I wish to influence all the so-called micro-economic reform issues which affect business and hence investment … I therefore hope to get on top of the money flows for the federal government and also the financial relationship between it and the states. I think this is very important for all the states, particularly for smaller states such as Tasmania.

Gibson also voiced his concern that Australia’s productivity had failed to keep up with that of the rest of the world and therefore the country was not internationally competitive. He felt that, as a result of the government pandering to various interest groups, unnecessary restrictions had been placed on the economy, contributing to poor business growth. Furthermore, he felt that the 1992 Mabo High Court decision created ‘uncertainty over property rights’ which had ‘deleteriously affected’ the investment climate in Australia.[2]

Ten months into his term, in May 1994 Gibson became Parliamentary Secretary to the Deputy Leader of the Opposition in the Senate, Richard Alston (Vic.), and, from December 1994, he was one of two parliamentary secretaries to the Deputy Leader of the Opposition and shadow Treasurer, Peter Costello, MHR.

In May 1995 Gibson made a detailed submission to Costello, in which he advocated three fundamental reforms to budget processes: the application of an accrual accounting method to Commonwealth budgets; the appointment of a national commission of audit to report on Commonwealth finances and to lay out mid-term economic priorities; and the introduction of a charter of budget honesty to ensure that ‘governments can be held properly to account for their fiscal and economic policies’.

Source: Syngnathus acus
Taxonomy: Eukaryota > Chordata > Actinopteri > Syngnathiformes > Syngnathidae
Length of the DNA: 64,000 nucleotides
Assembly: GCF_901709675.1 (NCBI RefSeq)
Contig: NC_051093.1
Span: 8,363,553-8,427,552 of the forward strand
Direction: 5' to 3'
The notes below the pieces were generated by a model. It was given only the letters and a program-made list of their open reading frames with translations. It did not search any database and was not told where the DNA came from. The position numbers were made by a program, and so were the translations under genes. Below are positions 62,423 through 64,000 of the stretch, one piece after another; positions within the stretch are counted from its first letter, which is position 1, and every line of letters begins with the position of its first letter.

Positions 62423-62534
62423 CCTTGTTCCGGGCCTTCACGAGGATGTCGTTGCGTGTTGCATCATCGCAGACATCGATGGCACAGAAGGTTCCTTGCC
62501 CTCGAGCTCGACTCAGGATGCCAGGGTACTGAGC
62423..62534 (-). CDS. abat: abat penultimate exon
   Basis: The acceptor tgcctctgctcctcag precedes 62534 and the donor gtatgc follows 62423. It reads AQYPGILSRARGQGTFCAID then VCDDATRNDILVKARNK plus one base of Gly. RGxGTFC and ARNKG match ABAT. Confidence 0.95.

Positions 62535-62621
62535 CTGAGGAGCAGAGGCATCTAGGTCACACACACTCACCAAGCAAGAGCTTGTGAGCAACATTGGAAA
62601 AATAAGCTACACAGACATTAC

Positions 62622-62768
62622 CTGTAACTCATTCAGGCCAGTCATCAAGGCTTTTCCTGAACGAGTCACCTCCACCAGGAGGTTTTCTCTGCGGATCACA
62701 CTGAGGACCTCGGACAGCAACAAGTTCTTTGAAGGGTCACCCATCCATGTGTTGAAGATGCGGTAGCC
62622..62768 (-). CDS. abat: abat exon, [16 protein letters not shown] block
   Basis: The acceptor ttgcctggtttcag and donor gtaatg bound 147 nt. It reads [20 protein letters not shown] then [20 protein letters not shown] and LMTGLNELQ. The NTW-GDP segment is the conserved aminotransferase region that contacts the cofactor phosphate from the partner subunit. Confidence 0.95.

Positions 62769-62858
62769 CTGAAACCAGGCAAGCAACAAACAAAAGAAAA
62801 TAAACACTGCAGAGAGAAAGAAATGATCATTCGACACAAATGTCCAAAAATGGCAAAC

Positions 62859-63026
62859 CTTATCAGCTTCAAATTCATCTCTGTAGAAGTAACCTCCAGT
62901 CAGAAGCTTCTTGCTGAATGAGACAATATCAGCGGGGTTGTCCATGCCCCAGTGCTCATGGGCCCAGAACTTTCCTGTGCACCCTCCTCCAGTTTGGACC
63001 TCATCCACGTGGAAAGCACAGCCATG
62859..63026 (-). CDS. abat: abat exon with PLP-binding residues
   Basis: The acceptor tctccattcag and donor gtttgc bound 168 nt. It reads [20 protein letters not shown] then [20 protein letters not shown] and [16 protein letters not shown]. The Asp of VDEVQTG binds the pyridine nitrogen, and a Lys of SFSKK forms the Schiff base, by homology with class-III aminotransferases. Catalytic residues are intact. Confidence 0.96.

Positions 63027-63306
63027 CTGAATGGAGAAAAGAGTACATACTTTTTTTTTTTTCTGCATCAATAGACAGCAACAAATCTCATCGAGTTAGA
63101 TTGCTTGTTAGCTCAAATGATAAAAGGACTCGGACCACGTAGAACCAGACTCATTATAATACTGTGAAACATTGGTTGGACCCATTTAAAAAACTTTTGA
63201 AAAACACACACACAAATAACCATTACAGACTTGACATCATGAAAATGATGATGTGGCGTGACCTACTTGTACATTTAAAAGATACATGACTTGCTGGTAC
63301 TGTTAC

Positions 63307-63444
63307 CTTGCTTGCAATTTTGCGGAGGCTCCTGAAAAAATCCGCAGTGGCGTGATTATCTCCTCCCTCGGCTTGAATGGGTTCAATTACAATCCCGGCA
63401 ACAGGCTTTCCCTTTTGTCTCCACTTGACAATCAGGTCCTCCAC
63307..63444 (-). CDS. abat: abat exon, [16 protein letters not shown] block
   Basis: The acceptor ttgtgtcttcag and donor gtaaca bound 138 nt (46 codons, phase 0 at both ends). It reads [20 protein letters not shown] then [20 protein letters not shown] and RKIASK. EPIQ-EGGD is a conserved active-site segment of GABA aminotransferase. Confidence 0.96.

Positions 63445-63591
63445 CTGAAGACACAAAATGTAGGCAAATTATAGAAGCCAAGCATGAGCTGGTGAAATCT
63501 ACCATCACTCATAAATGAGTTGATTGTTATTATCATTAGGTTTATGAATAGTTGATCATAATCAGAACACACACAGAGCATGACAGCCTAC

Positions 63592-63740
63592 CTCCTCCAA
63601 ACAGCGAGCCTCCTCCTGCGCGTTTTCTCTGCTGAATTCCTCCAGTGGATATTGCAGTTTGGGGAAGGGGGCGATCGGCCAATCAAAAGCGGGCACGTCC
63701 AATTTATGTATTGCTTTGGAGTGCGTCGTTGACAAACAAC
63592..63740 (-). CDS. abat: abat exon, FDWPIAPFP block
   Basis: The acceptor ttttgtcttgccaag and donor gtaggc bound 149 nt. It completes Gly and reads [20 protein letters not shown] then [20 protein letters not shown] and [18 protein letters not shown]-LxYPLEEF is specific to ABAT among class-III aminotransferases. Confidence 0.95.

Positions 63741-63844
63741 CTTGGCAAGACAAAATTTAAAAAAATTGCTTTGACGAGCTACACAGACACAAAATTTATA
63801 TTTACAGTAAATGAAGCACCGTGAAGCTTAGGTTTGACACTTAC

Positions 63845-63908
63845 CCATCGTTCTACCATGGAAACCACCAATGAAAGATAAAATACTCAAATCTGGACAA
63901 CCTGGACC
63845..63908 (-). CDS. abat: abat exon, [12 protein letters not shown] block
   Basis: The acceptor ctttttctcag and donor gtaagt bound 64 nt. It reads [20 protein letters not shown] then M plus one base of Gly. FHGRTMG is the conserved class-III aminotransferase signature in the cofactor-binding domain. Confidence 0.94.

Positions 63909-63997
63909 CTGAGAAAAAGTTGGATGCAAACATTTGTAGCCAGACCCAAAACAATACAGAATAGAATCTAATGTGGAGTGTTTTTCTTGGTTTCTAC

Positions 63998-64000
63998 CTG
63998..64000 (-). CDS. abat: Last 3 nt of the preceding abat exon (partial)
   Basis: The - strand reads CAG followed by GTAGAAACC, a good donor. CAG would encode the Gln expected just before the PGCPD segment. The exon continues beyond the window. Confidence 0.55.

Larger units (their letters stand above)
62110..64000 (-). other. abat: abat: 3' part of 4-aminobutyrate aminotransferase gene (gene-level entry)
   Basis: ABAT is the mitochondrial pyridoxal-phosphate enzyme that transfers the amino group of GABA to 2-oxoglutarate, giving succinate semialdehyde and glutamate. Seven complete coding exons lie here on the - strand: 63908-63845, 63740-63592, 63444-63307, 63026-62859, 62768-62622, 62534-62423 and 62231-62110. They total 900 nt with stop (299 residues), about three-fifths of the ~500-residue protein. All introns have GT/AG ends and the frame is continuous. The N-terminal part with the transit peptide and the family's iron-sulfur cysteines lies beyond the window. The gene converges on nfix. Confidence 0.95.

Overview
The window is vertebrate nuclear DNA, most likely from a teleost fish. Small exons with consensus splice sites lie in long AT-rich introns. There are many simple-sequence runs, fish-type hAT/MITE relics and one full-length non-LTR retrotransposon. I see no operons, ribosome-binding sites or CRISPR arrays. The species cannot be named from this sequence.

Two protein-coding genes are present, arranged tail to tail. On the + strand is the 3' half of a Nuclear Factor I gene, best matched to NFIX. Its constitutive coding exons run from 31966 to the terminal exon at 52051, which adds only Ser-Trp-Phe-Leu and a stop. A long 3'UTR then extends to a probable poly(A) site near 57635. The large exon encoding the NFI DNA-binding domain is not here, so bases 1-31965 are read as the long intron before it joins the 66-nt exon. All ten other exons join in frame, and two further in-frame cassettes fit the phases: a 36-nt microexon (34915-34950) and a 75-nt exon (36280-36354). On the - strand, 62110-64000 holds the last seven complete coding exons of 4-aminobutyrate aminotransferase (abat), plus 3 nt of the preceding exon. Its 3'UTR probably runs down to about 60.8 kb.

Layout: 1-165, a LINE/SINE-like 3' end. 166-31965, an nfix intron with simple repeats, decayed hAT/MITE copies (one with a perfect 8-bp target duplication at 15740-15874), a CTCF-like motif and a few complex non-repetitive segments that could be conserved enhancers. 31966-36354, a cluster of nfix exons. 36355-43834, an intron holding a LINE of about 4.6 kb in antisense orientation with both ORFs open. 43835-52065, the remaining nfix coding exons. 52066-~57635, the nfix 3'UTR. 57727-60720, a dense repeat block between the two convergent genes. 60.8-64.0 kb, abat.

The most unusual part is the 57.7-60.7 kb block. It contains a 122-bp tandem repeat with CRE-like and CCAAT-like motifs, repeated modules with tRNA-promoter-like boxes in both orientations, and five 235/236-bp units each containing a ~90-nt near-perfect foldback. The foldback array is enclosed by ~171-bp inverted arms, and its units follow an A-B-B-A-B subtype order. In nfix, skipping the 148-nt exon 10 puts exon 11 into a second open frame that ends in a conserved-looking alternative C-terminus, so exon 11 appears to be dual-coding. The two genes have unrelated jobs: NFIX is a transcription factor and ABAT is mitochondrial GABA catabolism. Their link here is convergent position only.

Gibson had developed his ideas on accrual accounting through his work on the Public Accounts Committee and as a member of the Select Committee on Functions, Powers and Operation of the Australian Loan Council; the method was already being used in the private sector. Gibson proposed that full revenues and expenses of government departments should be recorded for the period in which they occurred, irrespective of when cash was paid or received, and capital transactions should be segregated from operating expenses. He stated that accrual accounting was ‘a commonsense approach’ and argued that its adoption in Commonwealth budgets would enable taxpayers to see the true cost of running the country and would allow for a proper valuation of Commonwealth assets and liabilities. Five years later he reminded the Senate that Australia was ‘the third country in the world to adopt full accrual accounting, after New Zealand and Iceland. We are certainly in the forefront of full reporting and full accountability to the parliament’.